innovation

Reinventing Materials: See through the Wood

A French architect managed the Tour de force to make translucent wood. A feat obtained by removing the lignin from the fiber and injecting into its micro cavities a bio-monomers. This hybrid material is also three times more rigid than its natural equivalent and, icing on the cake,  at the same time can't rot. Currently in pre-industrial research phase, this treatment proposed by the company Woodoo opens up new perspectives to the use of wood in construction as in decoration. Especially since it can be applied to essences considered as "non-noble".

Looking forward to see through Ulin ironwood in 2018!

Translucent wood

Translucent wood

Forest to protect cities from earthquake

The deflected waves to protect a building can destroy the neighbor and, among the famous surface seismic waves known by seismologists  as Rayleigh waves, some have wave lengths large enough not to be affected by the already envisaged seismic invisibility systems. Fortunately, these problems seem to be able to be overcome using ... trees!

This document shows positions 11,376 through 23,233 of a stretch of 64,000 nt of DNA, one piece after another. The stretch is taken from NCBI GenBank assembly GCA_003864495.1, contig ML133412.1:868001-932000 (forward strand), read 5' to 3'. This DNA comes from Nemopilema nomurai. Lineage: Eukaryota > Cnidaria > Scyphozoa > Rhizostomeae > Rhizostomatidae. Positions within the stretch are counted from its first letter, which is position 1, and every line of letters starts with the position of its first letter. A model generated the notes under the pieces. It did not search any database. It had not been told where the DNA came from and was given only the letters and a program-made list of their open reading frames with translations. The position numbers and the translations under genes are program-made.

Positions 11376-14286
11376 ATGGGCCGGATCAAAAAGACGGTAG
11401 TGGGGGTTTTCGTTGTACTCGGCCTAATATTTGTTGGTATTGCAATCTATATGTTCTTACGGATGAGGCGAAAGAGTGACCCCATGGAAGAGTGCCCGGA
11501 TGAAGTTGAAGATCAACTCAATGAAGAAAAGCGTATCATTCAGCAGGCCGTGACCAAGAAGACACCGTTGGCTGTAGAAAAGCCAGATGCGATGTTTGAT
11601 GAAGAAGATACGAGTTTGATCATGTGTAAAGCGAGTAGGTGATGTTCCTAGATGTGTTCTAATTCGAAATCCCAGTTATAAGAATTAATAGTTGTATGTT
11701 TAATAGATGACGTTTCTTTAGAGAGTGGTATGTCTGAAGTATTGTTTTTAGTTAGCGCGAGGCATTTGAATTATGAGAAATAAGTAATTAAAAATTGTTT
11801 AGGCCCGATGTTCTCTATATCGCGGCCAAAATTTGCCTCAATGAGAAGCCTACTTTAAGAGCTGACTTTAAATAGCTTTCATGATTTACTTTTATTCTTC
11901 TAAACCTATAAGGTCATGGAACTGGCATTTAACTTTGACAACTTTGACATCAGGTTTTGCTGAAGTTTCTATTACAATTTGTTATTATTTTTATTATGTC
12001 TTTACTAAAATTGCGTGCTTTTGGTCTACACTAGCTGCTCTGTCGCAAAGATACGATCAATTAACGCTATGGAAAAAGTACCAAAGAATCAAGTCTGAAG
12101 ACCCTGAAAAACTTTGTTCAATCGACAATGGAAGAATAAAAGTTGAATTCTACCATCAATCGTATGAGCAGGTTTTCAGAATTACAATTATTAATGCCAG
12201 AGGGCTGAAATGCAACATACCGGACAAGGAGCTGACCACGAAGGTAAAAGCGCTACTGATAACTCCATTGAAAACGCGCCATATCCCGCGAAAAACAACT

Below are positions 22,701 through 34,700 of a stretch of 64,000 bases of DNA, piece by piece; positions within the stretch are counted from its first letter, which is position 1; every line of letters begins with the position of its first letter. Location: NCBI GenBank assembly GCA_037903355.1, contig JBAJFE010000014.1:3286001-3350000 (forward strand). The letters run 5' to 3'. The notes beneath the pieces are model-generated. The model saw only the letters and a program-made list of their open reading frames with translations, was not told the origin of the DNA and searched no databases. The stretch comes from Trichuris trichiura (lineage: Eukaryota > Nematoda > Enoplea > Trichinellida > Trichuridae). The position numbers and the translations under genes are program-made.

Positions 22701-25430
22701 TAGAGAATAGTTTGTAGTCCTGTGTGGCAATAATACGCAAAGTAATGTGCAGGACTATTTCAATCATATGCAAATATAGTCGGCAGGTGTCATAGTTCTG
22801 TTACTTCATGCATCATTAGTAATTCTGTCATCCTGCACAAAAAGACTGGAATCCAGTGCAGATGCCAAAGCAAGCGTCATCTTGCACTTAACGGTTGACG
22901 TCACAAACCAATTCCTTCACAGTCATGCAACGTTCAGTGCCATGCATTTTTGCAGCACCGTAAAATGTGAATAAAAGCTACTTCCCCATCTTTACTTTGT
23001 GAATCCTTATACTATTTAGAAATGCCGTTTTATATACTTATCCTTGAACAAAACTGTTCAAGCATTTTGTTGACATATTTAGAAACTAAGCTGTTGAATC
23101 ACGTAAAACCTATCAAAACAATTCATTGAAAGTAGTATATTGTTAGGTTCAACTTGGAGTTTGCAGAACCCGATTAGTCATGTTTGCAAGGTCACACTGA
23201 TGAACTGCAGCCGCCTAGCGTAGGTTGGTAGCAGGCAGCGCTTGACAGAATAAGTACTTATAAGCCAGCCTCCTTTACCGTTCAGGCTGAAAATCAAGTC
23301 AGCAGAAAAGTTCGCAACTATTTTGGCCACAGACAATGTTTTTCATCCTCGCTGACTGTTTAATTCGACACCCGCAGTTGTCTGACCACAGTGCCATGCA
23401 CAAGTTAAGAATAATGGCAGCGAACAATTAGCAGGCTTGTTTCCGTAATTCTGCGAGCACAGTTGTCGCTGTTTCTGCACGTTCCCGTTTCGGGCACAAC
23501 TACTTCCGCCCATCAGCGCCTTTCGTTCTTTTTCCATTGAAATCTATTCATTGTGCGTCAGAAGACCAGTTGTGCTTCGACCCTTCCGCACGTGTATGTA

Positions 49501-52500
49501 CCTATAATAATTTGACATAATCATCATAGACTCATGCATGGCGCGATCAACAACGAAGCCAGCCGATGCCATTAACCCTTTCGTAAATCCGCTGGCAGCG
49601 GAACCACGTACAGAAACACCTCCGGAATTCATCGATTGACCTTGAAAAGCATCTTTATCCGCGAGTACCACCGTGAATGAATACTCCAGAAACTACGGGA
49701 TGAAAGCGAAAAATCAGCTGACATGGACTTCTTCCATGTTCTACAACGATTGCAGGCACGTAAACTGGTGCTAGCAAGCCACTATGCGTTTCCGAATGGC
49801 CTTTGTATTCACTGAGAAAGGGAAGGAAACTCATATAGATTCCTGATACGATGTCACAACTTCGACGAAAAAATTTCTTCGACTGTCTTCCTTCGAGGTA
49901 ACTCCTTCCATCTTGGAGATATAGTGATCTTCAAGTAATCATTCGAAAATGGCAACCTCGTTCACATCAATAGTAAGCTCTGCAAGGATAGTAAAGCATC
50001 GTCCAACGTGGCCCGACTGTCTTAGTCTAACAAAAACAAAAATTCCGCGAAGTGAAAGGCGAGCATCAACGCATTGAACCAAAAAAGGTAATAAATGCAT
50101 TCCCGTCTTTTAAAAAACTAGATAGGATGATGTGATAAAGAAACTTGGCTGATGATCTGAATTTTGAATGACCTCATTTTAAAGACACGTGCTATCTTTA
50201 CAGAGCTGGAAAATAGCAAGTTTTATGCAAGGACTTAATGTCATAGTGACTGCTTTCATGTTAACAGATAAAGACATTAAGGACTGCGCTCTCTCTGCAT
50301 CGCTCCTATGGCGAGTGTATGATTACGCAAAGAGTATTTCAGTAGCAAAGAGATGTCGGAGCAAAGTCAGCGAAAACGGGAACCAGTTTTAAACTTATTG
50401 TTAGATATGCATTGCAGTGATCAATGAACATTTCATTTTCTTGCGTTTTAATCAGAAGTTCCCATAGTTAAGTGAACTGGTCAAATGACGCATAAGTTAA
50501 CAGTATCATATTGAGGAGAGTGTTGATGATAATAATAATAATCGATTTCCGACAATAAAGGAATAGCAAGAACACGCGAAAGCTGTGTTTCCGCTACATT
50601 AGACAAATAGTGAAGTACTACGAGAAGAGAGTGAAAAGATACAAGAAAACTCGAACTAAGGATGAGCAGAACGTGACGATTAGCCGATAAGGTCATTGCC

Experiments carried out in France with a small pine forest not far from the campus of the Université Joseph-Fourier in Grenoble, together with numerical simulations, confirm that the trees can behave as resonators rebroadcasting the waves of Rayleigh in a certain frequency band in response to the arrival of these of an earthquake. In the end, they are sent deep into the ground, even for large wavelengths. Oddly enough, the most effective protection is obtained with trees planted in a dense and random way. It improves again by covering a larger frequency band if the trees are arranged with decreasing heights.

Yet there is a problem: at the moment, the concept only works if the waves arrive from two directions only. But the researchers are confident. They'll blow up that lock.

Earthquake damaged road

Earthquake damaged road